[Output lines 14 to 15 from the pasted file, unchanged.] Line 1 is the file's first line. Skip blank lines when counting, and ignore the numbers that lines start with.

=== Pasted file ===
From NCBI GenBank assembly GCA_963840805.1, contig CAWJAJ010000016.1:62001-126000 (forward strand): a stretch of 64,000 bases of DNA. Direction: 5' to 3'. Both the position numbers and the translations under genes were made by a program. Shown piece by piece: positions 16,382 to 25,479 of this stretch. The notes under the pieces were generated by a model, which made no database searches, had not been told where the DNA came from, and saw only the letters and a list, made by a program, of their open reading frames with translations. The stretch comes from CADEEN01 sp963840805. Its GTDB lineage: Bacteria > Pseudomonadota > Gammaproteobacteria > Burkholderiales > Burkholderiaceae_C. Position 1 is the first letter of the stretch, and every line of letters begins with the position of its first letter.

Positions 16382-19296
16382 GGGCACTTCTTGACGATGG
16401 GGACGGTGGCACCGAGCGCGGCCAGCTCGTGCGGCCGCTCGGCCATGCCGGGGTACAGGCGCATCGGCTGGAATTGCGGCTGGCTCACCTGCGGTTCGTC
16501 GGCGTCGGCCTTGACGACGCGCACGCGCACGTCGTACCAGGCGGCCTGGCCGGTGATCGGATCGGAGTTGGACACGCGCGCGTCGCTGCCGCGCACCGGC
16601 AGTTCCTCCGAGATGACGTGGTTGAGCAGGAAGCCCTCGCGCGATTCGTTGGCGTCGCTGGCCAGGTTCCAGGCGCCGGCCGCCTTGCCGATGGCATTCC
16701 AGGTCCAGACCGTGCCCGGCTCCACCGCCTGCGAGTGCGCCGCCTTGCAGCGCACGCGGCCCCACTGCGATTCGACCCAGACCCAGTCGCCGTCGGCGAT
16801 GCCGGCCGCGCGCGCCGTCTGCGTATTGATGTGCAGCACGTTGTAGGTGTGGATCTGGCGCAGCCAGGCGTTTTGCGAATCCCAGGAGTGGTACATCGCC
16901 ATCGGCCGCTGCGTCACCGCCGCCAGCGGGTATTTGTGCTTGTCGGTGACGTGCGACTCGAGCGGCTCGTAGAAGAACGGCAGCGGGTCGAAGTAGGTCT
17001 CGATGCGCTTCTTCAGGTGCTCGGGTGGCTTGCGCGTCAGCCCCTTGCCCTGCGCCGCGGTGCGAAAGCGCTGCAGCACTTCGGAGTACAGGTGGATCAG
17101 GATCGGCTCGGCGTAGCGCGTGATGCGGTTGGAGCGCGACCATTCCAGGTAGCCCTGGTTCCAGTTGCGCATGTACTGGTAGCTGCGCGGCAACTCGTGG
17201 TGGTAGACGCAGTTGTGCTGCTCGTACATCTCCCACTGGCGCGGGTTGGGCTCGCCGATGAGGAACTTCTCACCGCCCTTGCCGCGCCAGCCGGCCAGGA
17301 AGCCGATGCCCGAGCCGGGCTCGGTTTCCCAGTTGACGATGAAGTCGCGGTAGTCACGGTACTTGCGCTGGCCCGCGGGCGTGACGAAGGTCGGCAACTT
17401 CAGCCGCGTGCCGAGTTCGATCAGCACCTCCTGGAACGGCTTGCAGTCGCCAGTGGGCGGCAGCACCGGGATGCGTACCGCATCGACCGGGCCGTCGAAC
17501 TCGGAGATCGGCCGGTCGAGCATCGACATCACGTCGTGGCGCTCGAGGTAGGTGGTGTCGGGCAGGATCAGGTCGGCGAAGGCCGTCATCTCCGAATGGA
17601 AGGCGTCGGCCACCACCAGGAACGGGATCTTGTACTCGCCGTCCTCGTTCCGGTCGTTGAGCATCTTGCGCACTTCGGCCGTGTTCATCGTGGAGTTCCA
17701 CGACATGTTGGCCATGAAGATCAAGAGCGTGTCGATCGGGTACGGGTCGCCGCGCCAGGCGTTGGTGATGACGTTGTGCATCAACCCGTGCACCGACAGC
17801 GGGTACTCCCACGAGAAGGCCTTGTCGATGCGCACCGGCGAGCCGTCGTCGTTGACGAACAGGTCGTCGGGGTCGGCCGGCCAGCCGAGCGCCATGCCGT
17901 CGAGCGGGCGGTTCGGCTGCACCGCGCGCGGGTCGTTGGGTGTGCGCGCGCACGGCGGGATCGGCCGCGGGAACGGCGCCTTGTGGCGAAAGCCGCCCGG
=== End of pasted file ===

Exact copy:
17401 CAGCCGCGTGCCGAGTTCGATCAGCACCTCCTGGAACGGCTTGCAGTCGCCAGTGGGCGGCAGCACCGGGATGCGTACCGCATCGACCGGGCCGTCGAAC
17501 TCGGAGATCGGCCGGTCGAGCATCGACATCACGTCGTGGCGCTCGAGGTAGGTGGTGTCGGGCAGGATCAGGTCGGCGAAGGCCGTCATCTCCGAATGGA